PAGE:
CoLab Theatre: Hostage

hostage[1]

After enjoying a Door in a Wall, which is a baby step into immersive theatre, it was inevitable that at some point I’d remove the puzzle element and try something that was pure and simple immersive theatre.

That said, I was never going to be entirely comfortable with being immersed in theatre. In some sense what I like about puzzling is the certainty it brings – find the rules and you’ll know what to do. The idea of having to just make it up left me slightly unnerved, but experiences at a Door in a Wall made me realise that I quite enjoyed it too. To finally convince me though, I needed something that looked exciting. Enter CoLab Theatre’s Hostage.

The story had started unfolding in their previous performances, where you’re on the side of Astra in an invisible war against the ETF, a secretive and and dangerous government organisation. This time round Astra has been taken hostage and your mission is to rescue him. You’ll need to track enemy operatives through the streets of London, infiltrate the ETF base, dodge their guards, get past their security and ultimately try to get Astra out alive.

That was all we knew when we booked, but subsequent emails gave a tiny bit more information, some of which made us slightly nervous: “Be prepared to run”. “Common laws still apply”. “This experience is not for the faint hearted”. Any time that a production has to remind you that common law still applies, probably means it’s going to be fairly immersive…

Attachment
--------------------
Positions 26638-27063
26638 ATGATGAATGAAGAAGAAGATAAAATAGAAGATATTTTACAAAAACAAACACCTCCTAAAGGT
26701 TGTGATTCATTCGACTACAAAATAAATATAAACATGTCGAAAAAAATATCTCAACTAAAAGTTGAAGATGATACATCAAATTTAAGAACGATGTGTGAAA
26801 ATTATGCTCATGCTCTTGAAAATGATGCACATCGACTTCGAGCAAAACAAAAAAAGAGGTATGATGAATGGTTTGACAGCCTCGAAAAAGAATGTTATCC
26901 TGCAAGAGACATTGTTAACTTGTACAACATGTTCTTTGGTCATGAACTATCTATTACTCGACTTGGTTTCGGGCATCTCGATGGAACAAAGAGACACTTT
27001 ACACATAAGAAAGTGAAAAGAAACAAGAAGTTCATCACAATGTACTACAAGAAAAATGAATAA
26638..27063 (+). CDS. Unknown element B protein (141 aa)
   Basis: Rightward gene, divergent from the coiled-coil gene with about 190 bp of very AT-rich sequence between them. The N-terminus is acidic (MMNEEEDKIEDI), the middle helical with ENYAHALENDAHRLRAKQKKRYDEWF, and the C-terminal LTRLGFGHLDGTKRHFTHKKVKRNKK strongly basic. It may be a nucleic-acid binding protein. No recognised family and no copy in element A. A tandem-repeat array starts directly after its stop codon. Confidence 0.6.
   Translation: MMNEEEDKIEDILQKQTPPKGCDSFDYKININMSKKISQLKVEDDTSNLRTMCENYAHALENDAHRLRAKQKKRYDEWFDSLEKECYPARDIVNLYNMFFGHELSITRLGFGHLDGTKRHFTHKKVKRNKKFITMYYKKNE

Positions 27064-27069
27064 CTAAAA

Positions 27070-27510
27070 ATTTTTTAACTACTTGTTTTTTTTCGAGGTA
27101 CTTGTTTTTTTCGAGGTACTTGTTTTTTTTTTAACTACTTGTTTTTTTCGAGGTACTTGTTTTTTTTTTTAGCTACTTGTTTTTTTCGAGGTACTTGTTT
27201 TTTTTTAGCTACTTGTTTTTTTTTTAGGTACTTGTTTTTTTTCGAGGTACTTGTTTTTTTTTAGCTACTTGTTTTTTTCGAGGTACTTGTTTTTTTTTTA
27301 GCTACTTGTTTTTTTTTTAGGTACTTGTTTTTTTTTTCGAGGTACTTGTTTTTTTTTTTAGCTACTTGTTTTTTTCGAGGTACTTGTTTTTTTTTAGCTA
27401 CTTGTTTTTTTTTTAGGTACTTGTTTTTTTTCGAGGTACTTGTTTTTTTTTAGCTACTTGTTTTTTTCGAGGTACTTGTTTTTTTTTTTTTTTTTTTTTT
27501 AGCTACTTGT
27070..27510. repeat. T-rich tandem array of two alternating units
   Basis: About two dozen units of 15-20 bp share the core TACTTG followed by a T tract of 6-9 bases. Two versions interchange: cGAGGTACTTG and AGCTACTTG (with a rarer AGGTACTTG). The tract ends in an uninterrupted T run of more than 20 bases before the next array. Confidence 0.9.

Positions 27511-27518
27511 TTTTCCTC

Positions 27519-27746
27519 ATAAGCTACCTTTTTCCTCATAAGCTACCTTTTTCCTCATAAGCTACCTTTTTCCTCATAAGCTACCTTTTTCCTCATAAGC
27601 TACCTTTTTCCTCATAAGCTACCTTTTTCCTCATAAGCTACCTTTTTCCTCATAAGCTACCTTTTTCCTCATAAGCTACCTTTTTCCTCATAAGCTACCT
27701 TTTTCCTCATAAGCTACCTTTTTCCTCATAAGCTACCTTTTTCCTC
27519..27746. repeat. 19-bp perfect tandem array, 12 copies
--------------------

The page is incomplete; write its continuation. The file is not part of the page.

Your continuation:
So how did it pan out? Forgive me if what little I do say about the event is vague, but I really don’t want to spoil it for anyone that attends. We turned up near Waterloo station at the appointed hour and made contact with our handler, who gave us our briefing and guided us through the initial stages of the evening.

Half way through the hour long event, I was enjoying it, but not quite as much as I’d hoped. We’d done some fun stuff, but it felt slightly awkward (or possibly as agents we just weren’t very good!) and stop/start. Then things started to change and flow arrived – the performers (including ourselves!) became more confident and it really felt like we were in the middle of the show. No, not in the middle of the show; we were part of the show.

That final half hour was an adrenaline rush as the pressure amped up. I imagine plenty of participants scream at some point, most feel uncomfortable and everyone’s heart is racing. As I quoted above – “this experience is not for the faint hearted”. True words.

When the mission was complete we had a final debrief, were given a small memento and that was it. No applause for the performers, barely even a chance to say thank you, just us running off into the darkness, hearts still beating fast and memories awash with unique experiences.

We sat in the restaurant afterwards discussing what had happened, comparing our view points, reliving fun moments, coming up with ways in which we wish our performances had been better and generally realising just how much we’d all thoroughly enjoyed the experience.

And when I woke up at 2am, stressed about chasing enemy agents and rescuing hostages, I wondered if Post Traumatic Theatre Disorder might be a thing.

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